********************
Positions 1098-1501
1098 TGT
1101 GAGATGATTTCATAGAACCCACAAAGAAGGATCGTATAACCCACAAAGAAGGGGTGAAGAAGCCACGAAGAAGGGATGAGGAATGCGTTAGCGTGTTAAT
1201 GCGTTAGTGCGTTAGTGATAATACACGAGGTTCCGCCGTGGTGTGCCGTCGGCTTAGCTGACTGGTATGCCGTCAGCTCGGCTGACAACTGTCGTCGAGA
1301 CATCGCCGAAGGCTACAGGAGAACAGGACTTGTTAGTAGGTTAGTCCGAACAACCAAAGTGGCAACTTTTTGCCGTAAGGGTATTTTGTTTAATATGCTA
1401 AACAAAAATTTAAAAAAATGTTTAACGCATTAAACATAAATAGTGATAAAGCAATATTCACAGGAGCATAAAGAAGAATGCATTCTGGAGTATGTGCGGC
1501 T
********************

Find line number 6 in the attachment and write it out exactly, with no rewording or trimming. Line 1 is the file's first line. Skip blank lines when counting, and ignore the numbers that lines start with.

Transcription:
1401 AACAAAAATTTAAAAAAATGTTTAACGCATTAAACATAAATAGTGATAAAGCAATATTCACAGGAGCATAAAGAAGAATGCATTCTGGAGTATGTGCGGC